Posts Tagged ‘2012’

Zombie Apocalypse! Fight Back

In Book Reviews on September 21, 2014 at 10:39 am
Constable & Robinson Ltd 2012

Constable & Robinson Ltd 2012

Nutshell blurb: The zombie apocalypse is in full swing because of an excavation in an old churchyard in Kent. In this book we learn a bit more about how it started as well as what our plans are for the future.

This is the second instalment of the Zombie Apocalypse series. If you want to read my thoughts on the first book, please feel free to go ahead.

In case you don’t feel like reading it, I’ll let you know that I loved the first one. I thought that the style was fantastic. I loved the minute by minute accounts of what was happening to various people in London.

Zombie Apocalypse! Fight Back has the same sort of format but flashes back from time to time in order to give us an idea of how the whole thing started. We finally get to meet the Thomas Moreby that was talked about so much in the first book.

He’s not a very nice person.

We were told about him in journal format by a young woman who gets to know him quite well. I think that that was my favourite part of this book. There are so many stories that one can’t help but pick favourites.

We also learn more about the quirks of the infection. Some of the zombies are sentient and memories are passed to them from the people that they eat. That actually creeped me out quite a bit. One of zombies ate a man and was able to find out where the man’s wife and children were hiding because he then possessed the man’s memories. The gore factor in this book was definitely cranked up a few levels.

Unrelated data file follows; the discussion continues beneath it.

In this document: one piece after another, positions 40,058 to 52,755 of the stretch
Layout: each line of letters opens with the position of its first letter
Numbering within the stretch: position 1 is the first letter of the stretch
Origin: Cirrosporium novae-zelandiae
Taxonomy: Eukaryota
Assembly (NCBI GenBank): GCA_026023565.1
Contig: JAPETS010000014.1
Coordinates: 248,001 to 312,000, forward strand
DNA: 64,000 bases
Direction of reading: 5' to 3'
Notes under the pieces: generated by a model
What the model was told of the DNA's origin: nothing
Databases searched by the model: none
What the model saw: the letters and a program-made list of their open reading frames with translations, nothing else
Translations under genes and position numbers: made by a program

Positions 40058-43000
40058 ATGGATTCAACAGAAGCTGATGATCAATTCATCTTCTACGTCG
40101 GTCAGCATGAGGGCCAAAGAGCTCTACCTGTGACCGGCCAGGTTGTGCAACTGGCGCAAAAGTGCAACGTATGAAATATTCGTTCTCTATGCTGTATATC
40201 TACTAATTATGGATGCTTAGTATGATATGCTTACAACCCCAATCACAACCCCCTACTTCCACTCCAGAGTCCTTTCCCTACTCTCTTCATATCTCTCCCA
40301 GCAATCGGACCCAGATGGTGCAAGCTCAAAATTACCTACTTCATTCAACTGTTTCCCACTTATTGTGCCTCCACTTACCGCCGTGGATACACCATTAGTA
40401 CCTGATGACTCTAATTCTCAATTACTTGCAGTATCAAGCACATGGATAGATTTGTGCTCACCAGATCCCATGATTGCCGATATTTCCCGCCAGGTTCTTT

I enjoyed this book a lot but I found that I didn’t devour it as quickly as I did the first one. I’m not really sure why it didn’t grab me as much as the first one did. Perhaps the first one was novel and the second one was more of the same.

I suspect that it’s more likely that I just didn’t really connect with many of the characters in the second one.

I saw another Zombie Apocalypse book in the shop (I think that it has to do with an insane asylum, but I don’t want to look it up for fear of spoilers) but I might leave it alone for now. I’ll probably read it one day in the future, but not today.


Whispers Underground

In Book Reviews on July 13, 2014 at 6:00 am
Gollancz 2012

Gollancz 2012

Practically the whole point of being police is that you don’t gather information covertly. You’re supposed to turn up on people’s doorsteps, terrify them with the sheer majesty of your authority, and keep asking questions until they tell you what you want to know.

If these books had been around when I was a teenager, I would have totally wanted to be a cop in London. I would have been super disappointed in my career aspirations to find out that there was no supernatural department of the Metropolitan Police Department, so it’s probably best that these books only came out a few years ago.

Nutshell blurb: Peter Grant is back for another adventure. This time he’s investigating the murder of the son of an American diplomat which means that the FBI gets involved. Hijinx and hilarity ensue.

I read The Rivers of London back before I started this blog, so I haven’t done a write-up on that but if you would like to read my thoughts on Moon Over Soho, please feel free to do so.